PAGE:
Award of the ARP-Research Fellowships 2017

In 2017 four international fellows will research the life and work of the artists Hans Arp and Sophie Taeuber-Arp supported by the Stiftung Arp e.V.

In January 2017, the ARP-Research Fellowships were awarded for the third time. The fellowships are intended for both junior as well as senior scholars and curators whose research encompasses the work of Hans Arp and Sophie Taeuber-Arp and its wider cultural and intellectual contexts.

Like the years before the call for applications found international resonance. Applications from Chile, France, Germany, Italy, Japan and the United States encompassed diverse aspects of Hans Arp’s and Sophie Taeubers artistic production. From the submissions, four projects were selected for archival and library fellowships.

The French art historian Cécile Bargues (Paris) will use her two month stay in Berlin to research the „afterlife“ of the work of Hans Arp and Sophie Taeuber-Arp. On the one hand she will explore the influence of their work to the artist Elsworth Kelly. On the other hand she will deal with the dialectics of construction and deconstruction in the work of Hans Arp after 1945.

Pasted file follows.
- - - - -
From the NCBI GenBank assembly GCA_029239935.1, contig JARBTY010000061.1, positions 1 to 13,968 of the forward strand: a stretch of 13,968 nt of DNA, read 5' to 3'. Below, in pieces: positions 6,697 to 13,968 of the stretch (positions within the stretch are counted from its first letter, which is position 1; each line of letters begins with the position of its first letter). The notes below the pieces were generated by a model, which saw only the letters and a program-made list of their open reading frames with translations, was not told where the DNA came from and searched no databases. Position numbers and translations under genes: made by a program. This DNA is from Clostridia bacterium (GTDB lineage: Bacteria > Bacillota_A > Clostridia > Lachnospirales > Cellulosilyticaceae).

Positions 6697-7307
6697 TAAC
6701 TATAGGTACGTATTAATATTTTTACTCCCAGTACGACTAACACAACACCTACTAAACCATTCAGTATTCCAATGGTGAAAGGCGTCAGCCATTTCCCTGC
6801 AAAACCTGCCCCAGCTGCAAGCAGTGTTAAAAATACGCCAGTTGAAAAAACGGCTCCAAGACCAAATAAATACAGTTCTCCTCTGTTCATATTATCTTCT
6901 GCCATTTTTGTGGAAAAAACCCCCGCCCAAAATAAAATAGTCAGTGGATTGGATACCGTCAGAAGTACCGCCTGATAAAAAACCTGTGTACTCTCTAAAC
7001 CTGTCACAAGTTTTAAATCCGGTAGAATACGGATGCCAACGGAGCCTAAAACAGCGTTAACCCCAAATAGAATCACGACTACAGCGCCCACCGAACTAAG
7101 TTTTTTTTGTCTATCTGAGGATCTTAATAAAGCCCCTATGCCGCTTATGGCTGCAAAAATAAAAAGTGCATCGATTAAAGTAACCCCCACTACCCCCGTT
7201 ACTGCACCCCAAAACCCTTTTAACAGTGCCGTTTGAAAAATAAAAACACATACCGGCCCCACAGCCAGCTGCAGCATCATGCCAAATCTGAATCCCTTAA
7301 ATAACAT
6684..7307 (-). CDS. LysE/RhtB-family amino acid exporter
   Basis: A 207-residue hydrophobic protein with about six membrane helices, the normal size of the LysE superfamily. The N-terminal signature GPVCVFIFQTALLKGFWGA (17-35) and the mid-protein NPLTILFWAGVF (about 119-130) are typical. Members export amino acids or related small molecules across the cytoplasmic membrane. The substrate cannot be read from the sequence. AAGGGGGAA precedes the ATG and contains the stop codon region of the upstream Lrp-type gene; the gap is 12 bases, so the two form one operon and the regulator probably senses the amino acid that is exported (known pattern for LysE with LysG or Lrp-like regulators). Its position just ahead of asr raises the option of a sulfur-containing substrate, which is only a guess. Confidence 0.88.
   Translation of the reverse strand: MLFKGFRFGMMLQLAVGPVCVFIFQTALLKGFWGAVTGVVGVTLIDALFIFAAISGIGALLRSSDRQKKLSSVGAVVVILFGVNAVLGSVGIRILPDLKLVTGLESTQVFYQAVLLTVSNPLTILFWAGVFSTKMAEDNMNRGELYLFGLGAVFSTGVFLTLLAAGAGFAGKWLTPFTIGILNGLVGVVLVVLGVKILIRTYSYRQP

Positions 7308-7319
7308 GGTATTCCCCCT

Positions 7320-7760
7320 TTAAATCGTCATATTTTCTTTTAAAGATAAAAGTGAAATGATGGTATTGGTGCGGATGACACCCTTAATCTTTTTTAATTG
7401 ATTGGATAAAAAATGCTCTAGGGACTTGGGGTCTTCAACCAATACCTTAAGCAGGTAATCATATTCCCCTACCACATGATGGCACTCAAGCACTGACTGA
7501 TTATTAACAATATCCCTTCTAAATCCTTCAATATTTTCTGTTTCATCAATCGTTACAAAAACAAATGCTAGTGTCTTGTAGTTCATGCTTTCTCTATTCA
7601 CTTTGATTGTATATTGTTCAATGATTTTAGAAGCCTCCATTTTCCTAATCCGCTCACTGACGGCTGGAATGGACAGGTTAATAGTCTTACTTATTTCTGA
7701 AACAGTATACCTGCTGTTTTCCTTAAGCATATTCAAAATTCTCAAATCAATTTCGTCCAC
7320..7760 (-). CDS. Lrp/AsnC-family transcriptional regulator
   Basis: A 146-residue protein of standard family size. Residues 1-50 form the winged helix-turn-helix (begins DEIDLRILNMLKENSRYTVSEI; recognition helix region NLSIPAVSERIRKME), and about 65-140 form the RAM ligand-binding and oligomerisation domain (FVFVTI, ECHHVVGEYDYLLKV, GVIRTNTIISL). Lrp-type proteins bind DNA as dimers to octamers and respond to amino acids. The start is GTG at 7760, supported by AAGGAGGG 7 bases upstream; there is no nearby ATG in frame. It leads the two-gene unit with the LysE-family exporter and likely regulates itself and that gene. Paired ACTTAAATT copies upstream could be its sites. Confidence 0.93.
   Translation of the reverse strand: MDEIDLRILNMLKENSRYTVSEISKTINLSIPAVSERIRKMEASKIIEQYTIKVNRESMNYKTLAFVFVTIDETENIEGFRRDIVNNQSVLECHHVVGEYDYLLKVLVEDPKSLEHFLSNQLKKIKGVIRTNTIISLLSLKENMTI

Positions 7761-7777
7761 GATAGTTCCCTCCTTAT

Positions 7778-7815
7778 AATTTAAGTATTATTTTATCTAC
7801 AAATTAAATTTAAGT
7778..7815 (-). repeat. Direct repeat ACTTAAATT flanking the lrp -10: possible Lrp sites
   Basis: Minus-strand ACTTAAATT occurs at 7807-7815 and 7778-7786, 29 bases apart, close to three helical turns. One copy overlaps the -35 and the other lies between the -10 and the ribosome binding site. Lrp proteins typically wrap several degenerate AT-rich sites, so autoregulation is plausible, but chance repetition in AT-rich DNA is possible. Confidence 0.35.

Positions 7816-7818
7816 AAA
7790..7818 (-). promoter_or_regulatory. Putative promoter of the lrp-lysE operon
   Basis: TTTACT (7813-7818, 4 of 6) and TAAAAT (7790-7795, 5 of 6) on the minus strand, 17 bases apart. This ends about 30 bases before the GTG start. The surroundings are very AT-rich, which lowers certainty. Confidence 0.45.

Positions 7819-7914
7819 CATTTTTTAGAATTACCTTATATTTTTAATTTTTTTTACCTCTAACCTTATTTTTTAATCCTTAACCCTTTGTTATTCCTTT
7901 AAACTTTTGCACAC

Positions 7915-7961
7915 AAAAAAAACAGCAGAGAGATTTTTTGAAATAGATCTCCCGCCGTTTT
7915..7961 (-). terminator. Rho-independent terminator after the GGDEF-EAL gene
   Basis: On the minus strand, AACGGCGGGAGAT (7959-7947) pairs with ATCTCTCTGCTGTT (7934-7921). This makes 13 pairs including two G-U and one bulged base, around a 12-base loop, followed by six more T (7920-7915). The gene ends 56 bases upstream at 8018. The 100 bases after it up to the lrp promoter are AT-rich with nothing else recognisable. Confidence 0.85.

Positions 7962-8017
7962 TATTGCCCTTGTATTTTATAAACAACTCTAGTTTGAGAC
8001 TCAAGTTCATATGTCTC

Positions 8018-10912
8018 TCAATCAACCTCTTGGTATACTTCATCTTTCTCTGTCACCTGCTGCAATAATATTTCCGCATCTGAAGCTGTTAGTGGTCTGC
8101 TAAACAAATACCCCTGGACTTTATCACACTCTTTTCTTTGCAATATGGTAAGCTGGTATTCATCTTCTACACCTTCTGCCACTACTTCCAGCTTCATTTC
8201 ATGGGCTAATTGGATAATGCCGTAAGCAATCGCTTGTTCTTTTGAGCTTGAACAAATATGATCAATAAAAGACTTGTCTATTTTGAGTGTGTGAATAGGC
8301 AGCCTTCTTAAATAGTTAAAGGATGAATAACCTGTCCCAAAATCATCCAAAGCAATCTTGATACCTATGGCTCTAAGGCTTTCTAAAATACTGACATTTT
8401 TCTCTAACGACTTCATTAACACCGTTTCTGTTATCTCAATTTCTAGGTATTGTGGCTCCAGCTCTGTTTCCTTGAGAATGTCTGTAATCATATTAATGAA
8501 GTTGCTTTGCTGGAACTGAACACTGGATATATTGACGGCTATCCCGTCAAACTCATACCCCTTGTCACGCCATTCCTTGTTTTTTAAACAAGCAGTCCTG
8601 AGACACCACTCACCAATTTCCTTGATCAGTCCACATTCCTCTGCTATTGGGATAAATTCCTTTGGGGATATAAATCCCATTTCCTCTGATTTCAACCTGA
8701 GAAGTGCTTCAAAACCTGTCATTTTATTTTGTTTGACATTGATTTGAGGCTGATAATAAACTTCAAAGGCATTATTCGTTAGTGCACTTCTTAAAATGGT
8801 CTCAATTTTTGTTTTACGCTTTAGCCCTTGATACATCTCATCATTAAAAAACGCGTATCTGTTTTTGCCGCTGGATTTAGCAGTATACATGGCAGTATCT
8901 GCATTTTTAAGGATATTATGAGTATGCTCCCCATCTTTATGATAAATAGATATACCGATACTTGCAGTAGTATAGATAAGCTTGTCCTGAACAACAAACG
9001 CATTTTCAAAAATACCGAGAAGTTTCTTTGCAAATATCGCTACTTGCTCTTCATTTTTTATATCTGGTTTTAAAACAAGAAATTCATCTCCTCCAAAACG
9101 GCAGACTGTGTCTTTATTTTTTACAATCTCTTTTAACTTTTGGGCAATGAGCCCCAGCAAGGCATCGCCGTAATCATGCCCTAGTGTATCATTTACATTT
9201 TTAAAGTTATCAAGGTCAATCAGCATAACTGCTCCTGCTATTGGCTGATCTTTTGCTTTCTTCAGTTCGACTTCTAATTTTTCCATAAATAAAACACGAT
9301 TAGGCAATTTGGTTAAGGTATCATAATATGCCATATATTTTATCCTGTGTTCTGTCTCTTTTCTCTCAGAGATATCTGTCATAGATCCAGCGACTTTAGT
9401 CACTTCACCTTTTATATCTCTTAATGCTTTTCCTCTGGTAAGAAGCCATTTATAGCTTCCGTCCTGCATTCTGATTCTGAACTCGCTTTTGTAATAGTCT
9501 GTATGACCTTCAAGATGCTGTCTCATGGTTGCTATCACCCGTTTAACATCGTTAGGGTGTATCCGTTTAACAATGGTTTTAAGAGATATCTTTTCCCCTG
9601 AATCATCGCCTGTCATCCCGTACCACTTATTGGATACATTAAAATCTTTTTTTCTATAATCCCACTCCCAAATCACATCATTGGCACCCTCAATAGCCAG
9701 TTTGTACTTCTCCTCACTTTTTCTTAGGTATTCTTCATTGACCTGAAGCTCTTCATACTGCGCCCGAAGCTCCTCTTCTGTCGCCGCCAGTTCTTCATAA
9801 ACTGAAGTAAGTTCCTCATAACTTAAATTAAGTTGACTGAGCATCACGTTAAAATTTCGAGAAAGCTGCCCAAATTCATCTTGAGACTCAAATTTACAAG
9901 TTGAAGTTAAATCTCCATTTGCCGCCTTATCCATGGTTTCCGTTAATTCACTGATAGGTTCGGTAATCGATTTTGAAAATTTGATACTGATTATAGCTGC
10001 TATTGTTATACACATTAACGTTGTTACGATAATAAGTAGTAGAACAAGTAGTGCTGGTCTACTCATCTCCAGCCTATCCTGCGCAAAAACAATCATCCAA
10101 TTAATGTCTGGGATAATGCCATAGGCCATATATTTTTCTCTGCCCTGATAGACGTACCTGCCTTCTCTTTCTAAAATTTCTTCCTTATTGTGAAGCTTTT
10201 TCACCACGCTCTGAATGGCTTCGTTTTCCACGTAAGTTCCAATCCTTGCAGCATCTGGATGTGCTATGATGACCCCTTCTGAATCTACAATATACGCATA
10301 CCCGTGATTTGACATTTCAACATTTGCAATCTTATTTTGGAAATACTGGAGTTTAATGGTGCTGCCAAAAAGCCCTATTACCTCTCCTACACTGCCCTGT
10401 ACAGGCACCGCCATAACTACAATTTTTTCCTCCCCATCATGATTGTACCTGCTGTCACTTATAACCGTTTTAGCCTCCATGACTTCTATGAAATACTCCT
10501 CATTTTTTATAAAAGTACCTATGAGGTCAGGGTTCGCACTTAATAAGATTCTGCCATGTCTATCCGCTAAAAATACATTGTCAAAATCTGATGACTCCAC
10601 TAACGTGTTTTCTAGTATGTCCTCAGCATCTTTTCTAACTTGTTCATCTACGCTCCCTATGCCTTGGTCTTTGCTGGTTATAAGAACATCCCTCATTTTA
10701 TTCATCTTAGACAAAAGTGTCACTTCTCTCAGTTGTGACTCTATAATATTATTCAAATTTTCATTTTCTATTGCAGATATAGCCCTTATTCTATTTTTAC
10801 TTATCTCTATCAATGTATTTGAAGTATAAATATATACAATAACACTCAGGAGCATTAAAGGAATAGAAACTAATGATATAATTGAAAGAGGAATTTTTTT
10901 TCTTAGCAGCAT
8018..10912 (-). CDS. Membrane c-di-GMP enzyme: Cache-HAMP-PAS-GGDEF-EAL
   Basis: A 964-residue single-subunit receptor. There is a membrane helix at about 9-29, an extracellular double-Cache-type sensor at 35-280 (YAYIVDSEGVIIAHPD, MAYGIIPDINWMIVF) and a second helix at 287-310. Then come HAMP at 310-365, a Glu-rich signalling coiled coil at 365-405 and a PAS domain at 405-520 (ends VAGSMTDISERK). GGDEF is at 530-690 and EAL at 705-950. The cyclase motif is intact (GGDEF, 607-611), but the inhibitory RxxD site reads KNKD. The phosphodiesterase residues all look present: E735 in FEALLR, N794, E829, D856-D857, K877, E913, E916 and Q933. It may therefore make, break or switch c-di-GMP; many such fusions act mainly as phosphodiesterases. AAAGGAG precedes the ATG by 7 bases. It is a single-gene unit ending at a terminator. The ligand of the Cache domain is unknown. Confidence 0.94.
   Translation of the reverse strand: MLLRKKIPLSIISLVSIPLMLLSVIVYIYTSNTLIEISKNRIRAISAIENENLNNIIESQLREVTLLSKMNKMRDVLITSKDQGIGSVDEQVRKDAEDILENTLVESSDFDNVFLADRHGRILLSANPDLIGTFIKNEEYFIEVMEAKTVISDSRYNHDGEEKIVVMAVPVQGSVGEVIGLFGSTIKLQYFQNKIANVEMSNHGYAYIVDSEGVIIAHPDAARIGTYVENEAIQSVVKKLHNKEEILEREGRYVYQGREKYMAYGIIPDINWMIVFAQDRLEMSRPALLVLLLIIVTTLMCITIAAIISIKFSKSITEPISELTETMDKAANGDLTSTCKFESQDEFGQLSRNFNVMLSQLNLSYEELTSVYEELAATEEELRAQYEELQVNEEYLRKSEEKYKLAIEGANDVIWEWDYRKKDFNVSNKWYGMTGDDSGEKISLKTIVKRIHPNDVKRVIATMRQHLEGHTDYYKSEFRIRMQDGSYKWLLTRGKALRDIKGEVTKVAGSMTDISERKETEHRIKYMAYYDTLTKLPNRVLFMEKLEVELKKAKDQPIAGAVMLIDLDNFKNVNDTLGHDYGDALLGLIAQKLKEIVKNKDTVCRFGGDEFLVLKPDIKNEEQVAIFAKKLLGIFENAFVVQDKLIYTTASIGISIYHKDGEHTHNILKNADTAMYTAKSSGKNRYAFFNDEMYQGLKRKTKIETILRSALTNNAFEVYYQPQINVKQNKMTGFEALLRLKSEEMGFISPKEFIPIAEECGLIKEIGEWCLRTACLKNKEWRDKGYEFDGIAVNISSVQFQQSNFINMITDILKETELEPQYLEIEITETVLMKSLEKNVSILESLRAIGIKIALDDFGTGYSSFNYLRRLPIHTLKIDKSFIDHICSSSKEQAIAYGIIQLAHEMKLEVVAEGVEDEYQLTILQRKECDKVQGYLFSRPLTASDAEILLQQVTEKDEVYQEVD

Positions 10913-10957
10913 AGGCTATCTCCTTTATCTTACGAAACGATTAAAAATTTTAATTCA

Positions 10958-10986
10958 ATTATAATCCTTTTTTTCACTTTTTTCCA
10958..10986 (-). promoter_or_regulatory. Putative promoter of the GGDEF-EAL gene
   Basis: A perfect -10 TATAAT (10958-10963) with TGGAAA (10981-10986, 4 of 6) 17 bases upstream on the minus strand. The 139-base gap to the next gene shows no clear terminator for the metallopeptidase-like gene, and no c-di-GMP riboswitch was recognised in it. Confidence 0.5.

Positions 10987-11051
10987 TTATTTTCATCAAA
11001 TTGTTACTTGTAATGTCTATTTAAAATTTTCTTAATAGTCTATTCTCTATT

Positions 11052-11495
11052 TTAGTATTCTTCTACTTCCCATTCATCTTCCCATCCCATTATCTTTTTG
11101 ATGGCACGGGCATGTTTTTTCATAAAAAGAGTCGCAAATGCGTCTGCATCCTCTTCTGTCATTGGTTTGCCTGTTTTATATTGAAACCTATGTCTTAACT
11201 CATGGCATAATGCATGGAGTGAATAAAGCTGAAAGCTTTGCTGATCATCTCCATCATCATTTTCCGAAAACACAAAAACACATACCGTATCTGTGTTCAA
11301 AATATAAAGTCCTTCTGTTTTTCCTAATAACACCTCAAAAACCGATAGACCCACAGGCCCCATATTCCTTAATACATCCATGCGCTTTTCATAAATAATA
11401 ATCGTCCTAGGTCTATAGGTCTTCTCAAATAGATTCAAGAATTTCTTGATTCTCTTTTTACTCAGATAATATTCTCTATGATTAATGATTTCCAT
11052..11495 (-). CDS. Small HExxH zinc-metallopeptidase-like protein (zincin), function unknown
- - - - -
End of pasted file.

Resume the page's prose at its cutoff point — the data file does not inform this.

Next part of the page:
The Italian art historian Alessandro Ferraro (Genova) will use the time of his fellowship to collect sources on the so called Groupe de Grasse, a network of artistes, who were living and working in the south of France during 1941-1943. Among the artist of the Groupe de Grasse are artists like Hans Arp, Sonia Delaunay, Nelly van Doesburg, Ferdinand Springer, François Stahly and Sophie Taeuber-Arp
Matashi Futakami (Hokkaido) is teaching sculpture at the Hokkaido University of Education in Japan. In the context of his three month’ fellowship he will explore the sculptural technique of Hans Arp analyzing his original art works. On the basis of his findings he is going to elaborate a new method of teaching abstract sculpture.      
The American Art Historian Tessa Paneth-Pollak (East Lansing, Michigan) is going to deepen her research in Hans Arps “cut-out”-technique. Her results will be integrated in her new book project on the history of the “cut-out” in the art of the early 20th century.

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